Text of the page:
Although dry socket or alveolar osteitis is a common complication related to tooth extraction, it is a relatively rare occurrence. Around 2% of people who have undergone tooth extraction suffer from a dry socket. This percentage increases in case of patients who have had their lower wisdom tooth removed. Through this article, we have addressed most of the questions you might have about dry socket.
What Is a Dry Socket or Alveolar Osteitis?
It is a painful complication often seen in people who have had their tooth or teeth extracted. After a tooth has been extracted, a blood clot forms in place of that tooth and protects the underlying nerves, bone, and tissues. In case of a dry socket, this blood clot either doesn’t form at all or it is dislodged leaving the nerves and bones exposed. This results in pain and sometimes swelling.
What Are the Common Causes of Dry Socket?
Alveolar osteitis can be caused due to mechanical, bacterial, chemical or physiological factors. These are described below:
Aggressive rinsing or spitting, sucking through a straw or dragging while smoking.
A preexisting infection such as periodontal disease or periodontitis can prevent the formation of blood clot or break it down.
Dense jawbone, hormones or improper blood supply can prevent the formation of the blood clot.
Nicotine decreases the blood supply in mouth which prevents the formation of blood clot. Hence, smoking should be avoided.
What Are the Symptoms of Dry Socket?
Generally, the symptoms for a dry socket start developing after two to four days post a tooth extraction. The jawbone of the affected area may be visible in the socket and the tissue surrounding it may appear greyish due to poor healing. Other symptoms include:
- Throbbing but steady pain at the extraction site which is experienced after a few days of the tooth removal surgery.
- Missing blood clot at the site of extraction.
- Bone visible at the extraction site.
- Pain radiating to other parts such as ears, eyes on the same side of the face.
- Bad taste in mouth or a bad breath.
Who Is at a Risk for Dry Socket?
Everybody who has had a tooth extraction surgery will not necessarily develop a dry socket. However, certain factors can trigger its development. These include:
- Smoking and chewing tobacco.
- Poor oral hygiene.
- Teeth or gum infection in or around the extraction site.
- Past history of dry socket.
- Usage of oral contraceptives.
- Not following the dentist’s instructions after surgery.
How is Dry Socket Diagnosed?
Timing of when your symptoms begin may be used to diagnose a dry socket. In case of normal healing, the discomfort should be reduced over time. Increase in discomfort or pain indicates delayed healing which may be due to a dry socket. If you experience extreme pain after two or three days post the tooth extraction surgery, consult your dentist immediately. Your dentist may suggest X-rays to rule out other dental issues including bone infection.
How is Dry Socket Treated?
You can take an Ibuprofen or Aspirin for reducing the pain or discomfort. However, if the pain is unbearable, it’s best to visit your dentist. He or she will first work on pain management and then focus on the healing process. For this, your dentist will:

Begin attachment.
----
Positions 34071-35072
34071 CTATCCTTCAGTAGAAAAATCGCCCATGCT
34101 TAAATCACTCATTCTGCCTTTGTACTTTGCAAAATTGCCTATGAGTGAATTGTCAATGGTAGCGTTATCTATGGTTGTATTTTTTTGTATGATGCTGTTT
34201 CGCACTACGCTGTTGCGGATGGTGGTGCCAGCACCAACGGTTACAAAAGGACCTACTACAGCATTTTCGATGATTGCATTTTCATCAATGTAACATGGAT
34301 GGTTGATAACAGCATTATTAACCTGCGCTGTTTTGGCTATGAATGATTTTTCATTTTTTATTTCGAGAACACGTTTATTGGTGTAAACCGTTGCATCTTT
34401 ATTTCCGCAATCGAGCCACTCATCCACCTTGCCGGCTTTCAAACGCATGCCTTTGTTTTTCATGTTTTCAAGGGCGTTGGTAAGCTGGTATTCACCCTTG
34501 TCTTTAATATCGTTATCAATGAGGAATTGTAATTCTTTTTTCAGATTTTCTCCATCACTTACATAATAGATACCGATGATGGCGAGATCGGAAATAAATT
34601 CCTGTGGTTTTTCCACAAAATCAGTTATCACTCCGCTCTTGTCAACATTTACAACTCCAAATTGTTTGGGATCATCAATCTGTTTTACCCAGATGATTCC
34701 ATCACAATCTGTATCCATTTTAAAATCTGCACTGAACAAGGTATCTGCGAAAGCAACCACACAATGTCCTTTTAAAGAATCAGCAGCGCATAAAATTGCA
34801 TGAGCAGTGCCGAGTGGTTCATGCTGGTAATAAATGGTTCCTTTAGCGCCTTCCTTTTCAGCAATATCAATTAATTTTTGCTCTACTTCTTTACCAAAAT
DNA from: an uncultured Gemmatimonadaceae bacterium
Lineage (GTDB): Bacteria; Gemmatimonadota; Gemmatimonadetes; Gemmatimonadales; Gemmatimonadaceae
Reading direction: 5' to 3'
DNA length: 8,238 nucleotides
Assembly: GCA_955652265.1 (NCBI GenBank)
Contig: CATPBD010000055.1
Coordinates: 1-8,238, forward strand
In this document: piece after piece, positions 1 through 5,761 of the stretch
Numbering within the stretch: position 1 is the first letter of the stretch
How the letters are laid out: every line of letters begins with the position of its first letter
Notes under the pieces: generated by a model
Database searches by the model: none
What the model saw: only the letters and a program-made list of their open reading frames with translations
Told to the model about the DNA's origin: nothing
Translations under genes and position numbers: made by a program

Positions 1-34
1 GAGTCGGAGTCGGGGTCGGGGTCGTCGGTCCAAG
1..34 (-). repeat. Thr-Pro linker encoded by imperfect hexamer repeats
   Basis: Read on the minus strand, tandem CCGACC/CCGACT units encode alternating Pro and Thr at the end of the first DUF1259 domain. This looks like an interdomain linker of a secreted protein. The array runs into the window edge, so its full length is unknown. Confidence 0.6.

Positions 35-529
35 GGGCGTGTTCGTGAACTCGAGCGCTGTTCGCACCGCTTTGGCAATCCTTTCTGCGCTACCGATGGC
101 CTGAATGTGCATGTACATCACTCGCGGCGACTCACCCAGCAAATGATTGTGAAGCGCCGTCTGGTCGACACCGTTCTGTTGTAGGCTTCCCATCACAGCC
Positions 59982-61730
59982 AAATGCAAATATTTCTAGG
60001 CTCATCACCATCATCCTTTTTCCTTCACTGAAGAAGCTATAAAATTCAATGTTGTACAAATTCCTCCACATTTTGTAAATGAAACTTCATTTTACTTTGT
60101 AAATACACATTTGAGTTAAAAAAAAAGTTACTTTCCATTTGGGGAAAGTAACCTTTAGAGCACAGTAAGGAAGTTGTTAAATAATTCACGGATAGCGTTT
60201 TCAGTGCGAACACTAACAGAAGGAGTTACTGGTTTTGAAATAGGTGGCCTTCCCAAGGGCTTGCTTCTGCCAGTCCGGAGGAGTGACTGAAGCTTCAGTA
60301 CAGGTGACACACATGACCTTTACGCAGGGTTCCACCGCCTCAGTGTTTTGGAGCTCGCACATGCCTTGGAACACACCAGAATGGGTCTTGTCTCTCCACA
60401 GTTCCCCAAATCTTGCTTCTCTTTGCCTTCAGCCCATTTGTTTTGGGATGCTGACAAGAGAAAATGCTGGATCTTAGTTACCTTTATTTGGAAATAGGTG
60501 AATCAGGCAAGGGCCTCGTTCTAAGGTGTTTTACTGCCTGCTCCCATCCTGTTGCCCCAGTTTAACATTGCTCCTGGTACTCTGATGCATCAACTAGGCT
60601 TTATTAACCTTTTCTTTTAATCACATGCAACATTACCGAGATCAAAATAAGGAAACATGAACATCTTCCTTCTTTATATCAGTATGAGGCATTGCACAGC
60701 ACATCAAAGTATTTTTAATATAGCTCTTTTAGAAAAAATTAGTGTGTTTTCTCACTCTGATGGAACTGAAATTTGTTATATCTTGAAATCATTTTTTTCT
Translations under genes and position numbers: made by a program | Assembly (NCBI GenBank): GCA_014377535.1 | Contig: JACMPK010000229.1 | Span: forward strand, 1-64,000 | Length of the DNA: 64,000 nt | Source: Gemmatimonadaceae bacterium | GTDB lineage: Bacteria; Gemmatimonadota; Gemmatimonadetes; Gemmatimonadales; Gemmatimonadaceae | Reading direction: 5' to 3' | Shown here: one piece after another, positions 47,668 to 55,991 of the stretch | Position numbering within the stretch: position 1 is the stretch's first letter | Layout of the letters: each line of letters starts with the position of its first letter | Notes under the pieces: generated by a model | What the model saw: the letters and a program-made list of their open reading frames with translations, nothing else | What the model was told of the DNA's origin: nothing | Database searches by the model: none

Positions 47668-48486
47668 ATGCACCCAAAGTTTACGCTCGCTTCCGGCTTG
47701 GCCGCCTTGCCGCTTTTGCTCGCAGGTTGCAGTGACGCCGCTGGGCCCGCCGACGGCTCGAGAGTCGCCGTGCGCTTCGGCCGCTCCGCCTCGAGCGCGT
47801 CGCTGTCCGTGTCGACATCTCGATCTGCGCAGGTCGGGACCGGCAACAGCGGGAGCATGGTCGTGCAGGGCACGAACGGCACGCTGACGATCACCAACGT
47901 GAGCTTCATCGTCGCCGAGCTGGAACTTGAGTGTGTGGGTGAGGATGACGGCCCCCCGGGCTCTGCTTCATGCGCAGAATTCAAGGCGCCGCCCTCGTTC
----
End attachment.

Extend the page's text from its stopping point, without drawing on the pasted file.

Flush the socket to remove any debris.
Prescribe pain medication and antibiotics.
Give self-care instructions to follow at home.
Pack it with medicated dressings or special paste to promote healing.
How to Prevent Dry Socket?
Here are some steps you can take to prevent getting a dry socket:
Quit smoking and chewing of tobacco before the surgery.
Stop taking any medications which may interfere with the process of blood clotting after consulting your dentist.
Follow the care instructions given by the dentist post your tooth extraction.
What are Some Home Remedies for Dry Socket?
Here are some home remedies and precautions for self-care to help reduce pain and effects of other symptoms:
- Use cold packs against your face for the first 24 hours post tooth extraction surgery for fifteen minutes at a stretch. This will help reduce the swelling. Afterwards, use warm wash cloths to manage pain.
- Clove oil helps relieve pain and prevents development or advancement of infections. Add clove oil to sterilized gauze and apply it directly to the affected area for 20 minutes at a stretch. Some people may experience some side effects of clove oil; hence consult your dentist before using it.
- Rinse your mouth with warm salt water gently multiple times.
- Brush your teeth with great care around the affected area.
- Do not use a straw as it can dislodge the dressing. Avoid consumption of carbonated beverages. Drink more water.
- Do not miss out on your pain medications.
- Do not smoke or consume tobacco.
It’s important to go for follow up checkups post the alveolar osteitis or dry socket treatment to ensure that no other complications such as bone infection develop. If you have any more queries related to tooth extraction or dry socket contact us at Coral Dental Care today.
Dr. Anu Isaac, DMD, runs a successful dental practice in Salem, MA. Dr. Isaac strives for quality on a daily basis and this commitment to quality is reflected in her constant pursuit of advanced training. Her firm belief that even experts need to stay updated about what’s new in the dental field, enables her to provide every patient with optimal oral care. As the founder of Coral Dental Care, she is dedicated to creating healthy, beautiful smiles for her patients and also to educating dental and non-dental community with her engaging articles on all things related to oral health, recent dental innovations, and latest treatment modalities.